With so many regular adult members of the company missing, there is far more participation than usual from the children’s cast – but they do not disappoint. During this particular performance, Iestyn Duggan plays Michael and Ioan Joshua Mabbutt plays John, and both do sterling jobs alongside Maeve Courtier-Lilly as Wendy. Maeve has been the Wardens’ leading lady for the last two years and it’s a shame that the role of Wendy doesn’t really lend itself to letting us hear more of her beautifully distinctive voice. Her performance is, however, typically flawless and she is undoubtedly one of the most important building blocks of a bright Wardens’ future.

The nursery scene where Pan first comes to the window is almost a play within a pantomime and Julie McNicholls is, as ever, instrumental in adding some cohesion to the production with her crucial scene-setting portrayal of Mrs Darling and later, as Wet Winkle the pirate. Alex Neil makes a polished cameo as her husband, Mr Darling…..but more about him later.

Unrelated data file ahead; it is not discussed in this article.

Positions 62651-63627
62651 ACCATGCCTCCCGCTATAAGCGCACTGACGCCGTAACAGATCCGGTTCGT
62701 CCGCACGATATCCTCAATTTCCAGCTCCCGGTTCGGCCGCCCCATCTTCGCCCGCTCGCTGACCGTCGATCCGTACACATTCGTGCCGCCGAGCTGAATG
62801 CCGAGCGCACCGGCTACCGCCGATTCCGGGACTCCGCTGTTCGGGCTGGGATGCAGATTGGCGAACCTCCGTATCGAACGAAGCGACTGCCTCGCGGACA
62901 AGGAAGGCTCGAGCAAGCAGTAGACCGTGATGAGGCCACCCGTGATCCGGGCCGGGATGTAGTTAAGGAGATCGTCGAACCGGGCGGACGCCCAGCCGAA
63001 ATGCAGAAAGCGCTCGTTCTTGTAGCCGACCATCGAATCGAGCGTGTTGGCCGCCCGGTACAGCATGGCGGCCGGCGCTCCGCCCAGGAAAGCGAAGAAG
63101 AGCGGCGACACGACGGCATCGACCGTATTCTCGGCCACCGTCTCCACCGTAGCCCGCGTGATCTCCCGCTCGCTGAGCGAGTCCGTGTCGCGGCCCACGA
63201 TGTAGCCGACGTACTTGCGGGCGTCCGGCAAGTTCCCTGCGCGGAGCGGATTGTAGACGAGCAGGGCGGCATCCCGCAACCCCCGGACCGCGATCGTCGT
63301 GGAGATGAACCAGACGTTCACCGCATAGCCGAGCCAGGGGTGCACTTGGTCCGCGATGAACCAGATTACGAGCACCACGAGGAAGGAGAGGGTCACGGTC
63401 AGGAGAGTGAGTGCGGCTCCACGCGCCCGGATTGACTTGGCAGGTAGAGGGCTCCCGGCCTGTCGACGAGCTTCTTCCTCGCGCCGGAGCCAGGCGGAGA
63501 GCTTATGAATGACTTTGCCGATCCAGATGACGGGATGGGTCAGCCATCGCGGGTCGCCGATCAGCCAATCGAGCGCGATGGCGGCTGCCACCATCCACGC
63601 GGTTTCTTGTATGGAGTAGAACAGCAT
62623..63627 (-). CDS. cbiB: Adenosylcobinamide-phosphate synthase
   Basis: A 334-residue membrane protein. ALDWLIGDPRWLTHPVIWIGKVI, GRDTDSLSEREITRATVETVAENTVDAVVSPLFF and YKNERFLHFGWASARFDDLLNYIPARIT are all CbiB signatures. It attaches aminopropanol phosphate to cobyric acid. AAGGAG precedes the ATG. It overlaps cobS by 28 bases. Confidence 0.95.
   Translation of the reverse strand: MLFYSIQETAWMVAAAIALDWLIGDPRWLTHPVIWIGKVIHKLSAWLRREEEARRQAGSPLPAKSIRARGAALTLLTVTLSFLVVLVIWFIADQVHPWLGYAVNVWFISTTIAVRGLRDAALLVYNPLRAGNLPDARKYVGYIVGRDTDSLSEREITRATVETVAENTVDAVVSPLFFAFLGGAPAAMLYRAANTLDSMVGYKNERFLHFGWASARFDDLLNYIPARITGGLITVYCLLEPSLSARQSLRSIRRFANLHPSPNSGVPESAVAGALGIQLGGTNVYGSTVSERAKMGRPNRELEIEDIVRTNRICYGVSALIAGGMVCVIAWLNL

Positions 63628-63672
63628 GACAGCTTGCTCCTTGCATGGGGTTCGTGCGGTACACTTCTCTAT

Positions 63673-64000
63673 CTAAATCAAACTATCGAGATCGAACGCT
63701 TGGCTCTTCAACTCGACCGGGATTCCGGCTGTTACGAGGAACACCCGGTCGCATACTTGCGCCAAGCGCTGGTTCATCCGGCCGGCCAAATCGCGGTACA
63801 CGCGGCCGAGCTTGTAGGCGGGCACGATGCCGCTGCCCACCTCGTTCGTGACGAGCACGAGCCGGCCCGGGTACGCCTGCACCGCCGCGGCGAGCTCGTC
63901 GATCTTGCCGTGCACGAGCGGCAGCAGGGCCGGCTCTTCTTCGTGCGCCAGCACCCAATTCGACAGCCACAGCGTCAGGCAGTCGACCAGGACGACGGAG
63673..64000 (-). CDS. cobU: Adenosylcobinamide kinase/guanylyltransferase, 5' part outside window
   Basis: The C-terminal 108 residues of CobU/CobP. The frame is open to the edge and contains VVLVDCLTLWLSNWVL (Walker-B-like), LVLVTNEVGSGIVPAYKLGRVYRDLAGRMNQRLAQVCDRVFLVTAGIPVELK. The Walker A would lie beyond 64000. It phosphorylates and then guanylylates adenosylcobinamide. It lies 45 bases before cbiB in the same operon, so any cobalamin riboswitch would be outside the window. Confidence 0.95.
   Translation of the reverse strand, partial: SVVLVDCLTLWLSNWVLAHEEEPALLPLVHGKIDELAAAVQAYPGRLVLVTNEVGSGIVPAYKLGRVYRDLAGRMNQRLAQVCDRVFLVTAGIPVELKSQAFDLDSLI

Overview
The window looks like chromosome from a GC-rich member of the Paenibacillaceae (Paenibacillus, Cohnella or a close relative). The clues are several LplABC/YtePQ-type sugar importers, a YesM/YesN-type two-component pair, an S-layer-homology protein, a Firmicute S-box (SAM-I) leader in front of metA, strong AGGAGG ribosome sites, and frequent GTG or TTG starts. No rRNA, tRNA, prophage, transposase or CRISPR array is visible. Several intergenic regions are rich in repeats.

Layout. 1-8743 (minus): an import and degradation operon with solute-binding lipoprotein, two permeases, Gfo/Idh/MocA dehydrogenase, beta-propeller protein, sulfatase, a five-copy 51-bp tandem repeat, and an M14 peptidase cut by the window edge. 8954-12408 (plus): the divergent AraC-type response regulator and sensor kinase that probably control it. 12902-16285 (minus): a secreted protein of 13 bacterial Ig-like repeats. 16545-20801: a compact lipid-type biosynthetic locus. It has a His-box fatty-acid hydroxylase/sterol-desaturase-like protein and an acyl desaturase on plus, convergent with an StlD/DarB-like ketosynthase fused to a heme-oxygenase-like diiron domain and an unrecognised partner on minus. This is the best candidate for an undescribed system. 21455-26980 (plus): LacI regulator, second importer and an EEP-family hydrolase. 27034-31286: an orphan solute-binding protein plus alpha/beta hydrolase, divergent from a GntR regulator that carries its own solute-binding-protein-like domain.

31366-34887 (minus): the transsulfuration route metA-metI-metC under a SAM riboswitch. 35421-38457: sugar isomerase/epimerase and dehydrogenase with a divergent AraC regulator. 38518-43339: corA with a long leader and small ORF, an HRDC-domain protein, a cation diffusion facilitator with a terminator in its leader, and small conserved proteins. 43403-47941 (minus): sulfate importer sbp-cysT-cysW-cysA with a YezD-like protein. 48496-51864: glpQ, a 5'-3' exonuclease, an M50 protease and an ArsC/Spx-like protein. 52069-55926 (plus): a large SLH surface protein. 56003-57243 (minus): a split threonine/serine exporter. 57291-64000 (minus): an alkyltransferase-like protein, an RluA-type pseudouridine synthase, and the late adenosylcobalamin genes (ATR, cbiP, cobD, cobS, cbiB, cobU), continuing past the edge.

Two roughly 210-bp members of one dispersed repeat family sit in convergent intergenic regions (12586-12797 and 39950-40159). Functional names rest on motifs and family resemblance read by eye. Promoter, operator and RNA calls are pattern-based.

Taking the children (and ultimately the audience) to Neverland, is Ainslee-Rogers as Peter Pan himself. Having played smaller roles in previous productions, this was a big opportunity for this likeable young man, and he grabs it with both hands. As I have said in reviews of previous Wardens shows, large percentages of Panto audiences are far more interested in the sillier characters than the lead protagonists but this year, with nonsense levels significantly reduced, our main man very much needs to drive and lead the action, and Ainslee-Rogers does so with aplomb and infectious enthusiasm.